Set a Good Example
You are your children’s most important role model. Studies indicate that children whose parents drink are more likely to drink themselves. If you do drink, 1.) Drink moderately, 2.) Do not communicate that drinking is a good way to handle problems, 3.) Let your child see that you have other ways than drinking to cope with stress, 4.) Don’t glamorize the use of alcohol and other drugs to your kids, and 5.) Never drink or drive.

Don’t Support Teen Drinking or Drugging
Be mindful of your attitudes towards drinking and drugging and the impact that they may have on your children. Avoid making jokes about underage drinking and drugging. Don’t in anyway condone the use of alcohol and other drugs for teenagers. There is no occasion where it is appropriate to provide alcohol and other drugs to your child or your child’s friends.

Help Your Children Develop Healthy Friendships
If your children’s friends use alcohol, they are more likely to do so as well. Encourage your children to make friends with those individuals who will have a healthy influence on your children. Include your children’s friends in family gatherings. Encourage your child to spend more time with those who are safest to associate with. Discuss with your child what friendship is, what qualities make a good friend, what qualities make a bad friend. Emphasize qualities such as trustworthiness, kindness, respectful as the type of qualities that make a good friend.

Encourage Healthy Alternatives to Alcohol and Drugs
Involvement with activities that are challenging and fun is important to your children’s emotional and physical well-being. Some studies of pre-teens indicate that availability of enjoyable alcohol free activities is one reason for deciding not to use alcohol. Encourage your children to get involved in school or religious sponsored activities.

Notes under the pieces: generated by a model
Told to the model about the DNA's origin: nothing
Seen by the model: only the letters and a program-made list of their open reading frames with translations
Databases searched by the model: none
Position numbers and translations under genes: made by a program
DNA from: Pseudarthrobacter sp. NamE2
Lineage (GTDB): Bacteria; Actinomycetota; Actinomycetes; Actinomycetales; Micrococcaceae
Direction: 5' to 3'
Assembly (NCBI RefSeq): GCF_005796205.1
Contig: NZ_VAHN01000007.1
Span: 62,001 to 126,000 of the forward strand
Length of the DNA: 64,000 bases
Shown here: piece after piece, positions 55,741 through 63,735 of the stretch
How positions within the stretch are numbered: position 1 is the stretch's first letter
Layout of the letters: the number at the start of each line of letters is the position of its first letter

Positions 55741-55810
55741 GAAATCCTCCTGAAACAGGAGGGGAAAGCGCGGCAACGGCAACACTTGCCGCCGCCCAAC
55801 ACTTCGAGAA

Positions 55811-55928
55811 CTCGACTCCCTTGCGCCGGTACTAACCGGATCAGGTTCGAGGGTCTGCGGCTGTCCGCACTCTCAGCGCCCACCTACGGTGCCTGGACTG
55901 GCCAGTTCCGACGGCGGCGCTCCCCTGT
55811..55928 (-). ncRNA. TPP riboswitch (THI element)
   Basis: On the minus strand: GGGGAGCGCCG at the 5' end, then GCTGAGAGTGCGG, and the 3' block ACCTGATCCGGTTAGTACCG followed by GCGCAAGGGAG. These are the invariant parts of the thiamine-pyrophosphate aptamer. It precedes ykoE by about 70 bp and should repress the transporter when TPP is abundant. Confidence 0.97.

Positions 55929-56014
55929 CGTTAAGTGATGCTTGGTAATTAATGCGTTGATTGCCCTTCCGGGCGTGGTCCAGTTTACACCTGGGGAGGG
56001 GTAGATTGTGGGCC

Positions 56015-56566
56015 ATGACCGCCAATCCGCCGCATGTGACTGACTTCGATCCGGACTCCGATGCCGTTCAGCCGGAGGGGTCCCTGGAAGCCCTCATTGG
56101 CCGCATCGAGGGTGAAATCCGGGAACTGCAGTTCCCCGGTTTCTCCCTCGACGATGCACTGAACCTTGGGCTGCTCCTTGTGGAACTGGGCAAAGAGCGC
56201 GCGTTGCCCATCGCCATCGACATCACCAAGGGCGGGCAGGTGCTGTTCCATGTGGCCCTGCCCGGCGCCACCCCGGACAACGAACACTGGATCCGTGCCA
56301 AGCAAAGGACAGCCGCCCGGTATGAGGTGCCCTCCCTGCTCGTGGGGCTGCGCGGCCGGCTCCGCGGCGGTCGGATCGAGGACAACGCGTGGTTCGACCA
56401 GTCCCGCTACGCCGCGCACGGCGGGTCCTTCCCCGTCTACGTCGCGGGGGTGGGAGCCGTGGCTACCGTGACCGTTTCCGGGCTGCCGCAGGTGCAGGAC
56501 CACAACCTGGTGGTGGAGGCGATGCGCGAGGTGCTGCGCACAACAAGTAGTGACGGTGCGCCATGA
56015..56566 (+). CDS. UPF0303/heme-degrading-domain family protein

Pathfinder’s Checklist
1.) Read Dr. Steve Frisch’s, Psy.D. series of Recovery books, From Insanity to Serenity. These books focus on chemical dependency, how to raise alcohol and other drugs free children, and Recovery for both the chemically dependent individual and their friends and family members.

2.) Read Fact Sheets about How to Raise an Alcohol and Drug-Free Child
3.) Read Fact Sheets about Information About Alcohol and Other Drugs
4.) Read the Fact Sheet, Referrals
5.) Read Fact Sheet, Warning Signs of Alcohol and Other Drugs Abuse
6.) Read Entering the World of Your Child: How to Nurture Your Child’s Spirit by Dr. Steve Frisch, Psy.D.
7.) Read A Parent’s Guide for Protecting Their Children From Alcohol and Other Drugs by Dr. Steve Frisch, Psy.D.
8.) Read But I’m Not The One With the Problem: How to Cope With a Loved One Who Abuses Alcohol and Other Drugs, by Dr. Steve Frisch, Psy.D.

G.B.U.

Steve


Recover from chemical dependency and its toxic impact on family members. Raise your children to choose to be alcohol and other drugs free. Learn how to in Dr. Frisch’s, Psy.D. Recovery book series—From Insanity to Serenity.